Last week I met with Jeff, an Interview Query premium member and future data scientist. Both Jeff and I live in San Francisco so we met up to talk about his job search and interviews. Jeff was fortunate enough to get several offers from different companies (with the help of Interview Query of course 😉) and was trying to decide how to value his options.
How should everyone value different offers? There's always salary and equity, the position at the company along with size and culture, and then arguably less important things like the commute to work and fringe benefits.
I joined a 10 person startup when I first started my career as a data scientist. The office was a studio apartment with the bedroom as a conference room, the ping pong table took up half of the overall desk space, and I learned quickly that "first data scientist" actually meant "full time data engineer with some data science on the side if you have time". There was no process, no testing, no hand-holding, it was get in and go!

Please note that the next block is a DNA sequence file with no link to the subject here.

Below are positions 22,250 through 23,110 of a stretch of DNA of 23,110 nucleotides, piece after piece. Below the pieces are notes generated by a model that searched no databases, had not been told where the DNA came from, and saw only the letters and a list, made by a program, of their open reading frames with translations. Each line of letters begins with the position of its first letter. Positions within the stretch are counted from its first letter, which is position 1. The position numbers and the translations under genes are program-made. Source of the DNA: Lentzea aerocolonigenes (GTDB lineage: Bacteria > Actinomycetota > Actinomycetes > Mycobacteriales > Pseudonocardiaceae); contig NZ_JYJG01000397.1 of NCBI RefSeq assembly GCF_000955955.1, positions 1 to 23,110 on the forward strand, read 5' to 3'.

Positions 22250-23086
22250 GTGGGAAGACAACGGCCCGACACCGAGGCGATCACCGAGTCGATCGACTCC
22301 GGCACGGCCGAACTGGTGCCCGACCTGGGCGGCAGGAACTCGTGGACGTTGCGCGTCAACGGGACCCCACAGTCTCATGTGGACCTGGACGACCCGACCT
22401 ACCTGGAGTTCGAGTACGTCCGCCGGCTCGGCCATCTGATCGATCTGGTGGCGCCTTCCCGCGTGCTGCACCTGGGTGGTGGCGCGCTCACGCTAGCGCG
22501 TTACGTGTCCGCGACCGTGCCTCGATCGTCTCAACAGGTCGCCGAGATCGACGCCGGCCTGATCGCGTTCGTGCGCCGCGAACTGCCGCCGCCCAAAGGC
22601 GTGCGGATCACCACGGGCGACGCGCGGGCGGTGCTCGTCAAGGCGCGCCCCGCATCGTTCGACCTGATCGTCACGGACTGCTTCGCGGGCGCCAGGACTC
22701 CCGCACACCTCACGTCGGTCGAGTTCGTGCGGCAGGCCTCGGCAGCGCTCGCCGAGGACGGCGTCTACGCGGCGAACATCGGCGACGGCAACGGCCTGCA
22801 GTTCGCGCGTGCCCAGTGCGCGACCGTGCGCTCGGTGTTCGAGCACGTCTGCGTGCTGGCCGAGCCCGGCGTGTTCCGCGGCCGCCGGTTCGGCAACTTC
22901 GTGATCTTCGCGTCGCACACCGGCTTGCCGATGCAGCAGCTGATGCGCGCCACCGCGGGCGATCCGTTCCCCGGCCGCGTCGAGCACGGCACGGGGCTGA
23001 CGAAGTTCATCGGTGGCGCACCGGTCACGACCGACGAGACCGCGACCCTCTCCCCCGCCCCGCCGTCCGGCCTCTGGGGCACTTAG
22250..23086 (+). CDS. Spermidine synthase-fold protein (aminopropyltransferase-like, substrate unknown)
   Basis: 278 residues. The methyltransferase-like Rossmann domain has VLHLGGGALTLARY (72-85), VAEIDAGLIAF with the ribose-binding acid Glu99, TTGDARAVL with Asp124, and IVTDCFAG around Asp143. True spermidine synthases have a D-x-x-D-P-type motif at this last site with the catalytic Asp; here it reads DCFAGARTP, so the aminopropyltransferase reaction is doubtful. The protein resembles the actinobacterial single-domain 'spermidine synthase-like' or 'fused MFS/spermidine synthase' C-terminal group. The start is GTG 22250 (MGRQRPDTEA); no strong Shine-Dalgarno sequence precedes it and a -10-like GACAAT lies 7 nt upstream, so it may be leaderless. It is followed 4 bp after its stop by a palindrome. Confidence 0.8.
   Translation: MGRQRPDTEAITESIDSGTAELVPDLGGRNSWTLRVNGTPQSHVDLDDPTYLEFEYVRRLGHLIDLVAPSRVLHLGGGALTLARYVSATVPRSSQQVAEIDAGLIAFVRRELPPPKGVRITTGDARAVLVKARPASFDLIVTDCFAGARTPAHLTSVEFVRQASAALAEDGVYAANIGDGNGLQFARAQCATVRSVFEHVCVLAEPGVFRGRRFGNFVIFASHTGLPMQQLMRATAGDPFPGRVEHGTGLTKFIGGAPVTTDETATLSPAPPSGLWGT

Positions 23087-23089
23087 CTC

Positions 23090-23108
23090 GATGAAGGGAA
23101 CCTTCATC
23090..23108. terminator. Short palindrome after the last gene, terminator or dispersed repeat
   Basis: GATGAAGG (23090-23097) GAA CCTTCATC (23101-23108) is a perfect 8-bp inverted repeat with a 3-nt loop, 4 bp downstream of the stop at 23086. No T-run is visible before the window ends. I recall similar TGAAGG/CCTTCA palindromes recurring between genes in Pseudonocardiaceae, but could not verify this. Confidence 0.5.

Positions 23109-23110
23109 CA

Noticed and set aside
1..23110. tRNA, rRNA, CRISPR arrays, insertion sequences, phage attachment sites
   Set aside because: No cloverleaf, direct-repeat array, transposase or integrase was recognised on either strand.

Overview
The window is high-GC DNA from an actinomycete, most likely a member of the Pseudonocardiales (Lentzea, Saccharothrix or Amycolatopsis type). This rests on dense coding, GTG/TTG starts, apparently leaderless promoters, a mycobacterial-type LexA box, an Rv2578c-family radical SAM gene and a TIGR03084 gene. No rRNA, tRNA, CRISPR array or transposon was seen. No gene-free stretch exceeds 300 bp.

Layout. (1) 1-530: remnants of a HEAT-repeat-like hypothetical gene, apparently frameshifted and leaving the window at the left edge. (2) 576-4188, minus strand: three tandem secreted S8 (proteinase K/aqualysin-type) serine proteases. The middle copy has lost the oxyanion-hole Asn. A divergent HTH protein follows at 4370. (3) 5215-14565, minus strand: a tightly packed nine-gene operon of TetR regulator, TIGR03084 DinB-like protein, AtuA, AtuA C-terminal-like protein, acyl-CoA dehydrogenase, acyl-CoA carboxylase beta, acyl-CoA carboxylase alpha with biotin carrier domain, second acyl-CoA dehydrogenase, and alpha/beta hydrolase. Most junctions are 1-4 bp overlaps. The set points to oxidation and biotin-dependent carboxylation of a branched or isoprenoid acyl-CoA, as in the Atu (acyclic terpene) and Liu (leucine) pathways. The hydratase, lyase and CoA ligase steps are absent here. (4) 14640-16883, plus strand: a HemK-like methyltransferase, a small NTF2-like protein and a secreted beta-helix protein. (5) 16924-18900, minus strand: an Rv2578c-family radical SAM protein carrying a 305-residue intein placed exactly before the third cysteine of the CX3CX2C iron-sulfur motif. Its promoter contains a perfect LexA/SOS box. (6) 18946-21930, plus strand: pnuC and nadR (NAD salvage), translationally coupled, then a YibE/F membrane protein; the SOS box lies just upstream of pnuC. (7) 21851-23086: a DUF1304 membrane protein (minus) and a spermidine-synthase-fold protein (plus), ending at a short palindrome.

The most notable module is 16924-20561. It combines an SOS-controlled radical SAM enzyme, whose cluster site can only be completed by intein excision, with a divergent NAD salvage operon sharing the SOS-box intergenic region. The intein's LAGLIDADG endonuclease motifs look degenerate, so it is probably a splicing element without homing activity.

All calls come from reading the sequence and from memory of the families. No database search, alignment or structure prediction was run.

When I think about weighing my values nowadays to picking jobs, I don't think I could work necessarily in that role again. I was heads down building algorithms and deploying models for such long periods of time that I had to force myself to walk around in the afternoon just to shine some sunlight on my face. But I learned a lot during that time and find the experience valuable today because every project I worked on at the startup was a priority of the company rather than something that would or would not see the light of day.
The learn versus earn argument cost benefit should always be a consideration. If you're coming into your first role as a data scientist, it's always best to pick the job that gives you the opportunity to learn the most to optimize your future earnings. Learning and earning are not always mutually exclusive, but it helps to go into each decision with a lens of weighing how much the role gives you the opportunity to work on improving the skills you want to fine tune, whether that's coding, communication, leadership, or being able to do a little of each.